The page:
Indiana University Research & Creative Activity

Humanities, Then and Now

Volume 29 Number 1
Fall 2006

Table of Contents

Editor's Notes


The Last Page

by Ryan Piurek

What's new about what's ancient? For one thing, it's not just about Greece and Rome any more.

by Jennifer Piurek

What does logic have to do with reasoning in real life?

What happens when you mix Star Trek with Descartes?

by Elizabeth Rosdeitcher

It really is all rhetorical.

by Karen Grooms

Information is power, but only if it's accessible and understood.

by Jeremy Shere

The towering genius who explained gravity and essentially invented the modern scientific method spent nearly 30 years studying alchemy in secret.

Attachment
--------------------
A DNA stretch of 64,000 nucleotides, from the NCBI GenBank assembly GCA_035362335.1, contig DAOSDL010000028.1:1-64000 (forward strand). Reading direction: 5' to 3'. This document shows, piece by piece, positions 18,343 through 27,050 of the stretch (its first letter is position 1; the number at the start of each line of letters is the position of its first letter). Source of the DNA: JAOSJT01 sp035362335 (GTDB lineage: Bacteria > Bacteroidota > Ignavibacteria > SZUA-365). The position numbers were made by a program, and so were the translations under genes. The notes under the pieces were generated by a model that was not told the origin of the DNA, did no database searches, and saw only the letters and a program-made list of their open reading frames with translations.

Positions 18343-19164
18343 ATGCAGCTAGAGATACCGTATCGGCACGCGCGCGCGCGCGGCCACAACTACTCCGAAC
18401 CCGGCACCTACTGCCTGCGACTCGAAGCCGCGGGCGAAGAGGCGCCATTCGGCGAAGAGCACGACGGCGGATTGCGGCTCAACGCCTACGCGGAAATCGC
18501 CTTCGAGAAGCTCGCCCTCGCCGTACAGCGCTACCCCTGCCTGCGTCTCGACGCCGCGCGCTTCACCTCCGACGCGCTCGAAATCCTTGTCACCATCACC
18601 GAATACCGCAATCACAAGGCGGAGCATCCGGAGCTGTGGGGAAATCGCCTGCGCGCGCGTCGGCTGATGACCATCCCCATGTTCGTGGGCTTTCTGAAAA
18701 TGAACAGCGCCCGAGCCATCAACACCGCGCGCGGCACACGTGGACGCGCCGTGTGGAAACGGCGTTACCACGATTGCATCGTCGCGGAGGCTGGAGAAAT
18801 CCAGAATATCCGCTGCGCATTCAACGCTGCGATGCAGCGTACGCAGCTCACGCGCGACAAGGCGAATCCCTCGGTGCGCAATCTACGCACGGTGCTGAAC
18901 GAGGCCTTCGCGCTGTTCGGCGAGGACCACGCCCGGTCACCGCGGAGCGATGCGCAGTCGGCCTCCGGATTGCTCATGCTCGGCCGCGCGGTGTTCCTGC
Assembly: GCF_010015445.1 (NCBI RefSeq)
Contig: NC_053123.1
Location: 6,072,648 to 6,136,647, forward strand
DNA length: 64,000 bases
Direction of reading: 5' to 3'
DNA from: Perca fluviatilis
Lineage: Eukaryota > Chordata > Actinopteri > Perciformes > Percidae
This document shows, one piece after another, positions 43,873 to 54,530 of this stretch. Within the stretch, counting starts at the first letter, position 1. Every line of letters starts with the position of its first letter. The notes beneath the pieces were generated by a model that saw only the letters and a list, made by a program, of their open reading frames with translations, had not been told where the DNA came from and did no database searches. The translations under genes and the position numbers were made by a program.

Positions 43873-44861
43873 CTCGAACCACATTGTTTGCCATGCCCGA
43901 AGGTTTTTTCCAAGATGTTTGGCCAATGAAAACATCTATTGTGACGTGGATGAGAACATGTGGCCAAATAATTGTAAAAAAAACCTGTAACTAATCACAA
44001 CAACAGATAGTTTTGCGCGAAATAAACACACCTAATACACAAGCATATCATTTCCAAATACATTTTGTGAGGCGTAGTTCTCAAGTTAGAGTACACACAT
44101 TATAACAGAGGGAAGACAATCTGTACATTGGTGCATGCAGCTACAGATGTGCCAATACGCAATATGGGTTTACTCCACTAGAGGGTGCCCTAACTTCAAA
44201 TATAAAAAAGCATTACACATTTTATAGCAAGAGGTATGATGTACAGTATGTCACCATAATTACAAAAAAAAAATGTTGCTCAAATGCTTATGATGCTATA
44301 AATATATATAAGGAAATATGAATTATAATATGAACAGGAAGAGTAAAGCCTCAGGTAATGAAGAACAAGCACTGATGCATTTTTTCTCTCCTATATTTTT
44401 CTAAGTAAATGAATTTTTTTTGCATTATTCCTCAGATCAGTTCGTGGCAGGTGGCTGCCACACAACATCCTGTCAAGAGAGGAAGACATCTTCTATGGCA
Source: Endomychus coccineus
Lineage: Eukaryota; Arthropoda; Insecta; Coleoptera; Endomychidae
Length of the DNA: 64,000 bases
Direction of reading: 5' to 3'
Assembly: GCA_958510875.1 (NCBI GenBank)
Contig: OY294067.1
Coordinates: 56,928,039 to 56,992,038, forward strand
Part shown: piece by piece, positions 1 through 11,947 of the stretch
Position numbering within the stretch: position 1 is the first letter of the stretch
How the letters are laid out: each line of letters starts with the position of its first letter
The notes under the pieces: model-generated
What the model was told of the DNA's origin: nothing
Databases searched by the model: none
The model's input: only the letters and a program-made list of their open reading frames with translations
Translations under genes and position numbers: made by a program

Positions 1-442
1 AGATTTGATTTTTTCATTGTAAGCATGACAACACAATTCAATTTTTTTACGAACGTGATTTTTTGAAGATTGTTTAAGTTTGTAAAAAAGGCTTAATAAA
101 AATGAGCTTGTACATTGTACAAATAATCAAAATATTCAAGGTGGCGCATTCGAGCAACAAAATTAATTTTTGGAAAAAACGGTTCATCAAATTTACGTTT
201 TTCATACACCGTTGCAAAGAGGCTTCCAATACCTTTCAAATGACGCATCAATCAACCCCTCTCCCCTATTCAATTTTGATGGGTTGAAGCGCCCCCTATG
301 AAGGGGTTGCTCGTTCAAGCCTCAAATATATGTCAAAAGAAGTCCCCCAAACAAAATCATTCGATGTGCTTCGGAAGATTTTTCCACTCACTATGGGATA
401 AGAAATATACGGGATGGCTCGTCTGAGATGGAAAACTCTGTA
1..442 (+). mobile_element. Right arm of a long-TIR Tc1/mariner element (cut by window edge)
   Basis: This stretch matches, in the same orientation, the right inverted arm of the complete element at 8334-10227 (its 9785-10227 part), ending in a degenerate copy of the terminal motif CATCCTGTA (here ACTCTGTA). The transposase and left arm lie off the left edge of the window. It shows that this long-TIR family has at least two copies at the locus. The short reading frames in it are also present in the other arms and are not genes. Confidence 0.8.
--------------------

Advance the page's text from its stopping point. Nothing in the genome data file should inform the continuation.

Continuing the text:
by Michael Wilkerson

A dental-hygienist-turned-scholar delves into the history of Hamlet and brings the Bard to her town.

by Lauren J. Bryant

In the online world of Arden, the fun will have some serious intent.

by Ryan Piurek

Using human actors as his sets, award-winning choreographer and director George Pinney goes "beyond fantasy" in his new production.

by Erika Knudson

Once focused on great composers and their genres, the academic study of music now encompasses everything from jazz to John Cage to rap.

Math may be at the heart of musical structure, but few have a handle on how it all works.

by Lauren J. Bryant

Her co-authored Madwoman in the Attic has been called "the book that created a canon." Susan Gubar reflects on gender studies, Virginia Woolf, and Judas.

by Lauren J. Bryant

When the doctrine of a divine plan took root in America, it created a 400-year-long debate that shows no signs of stopping.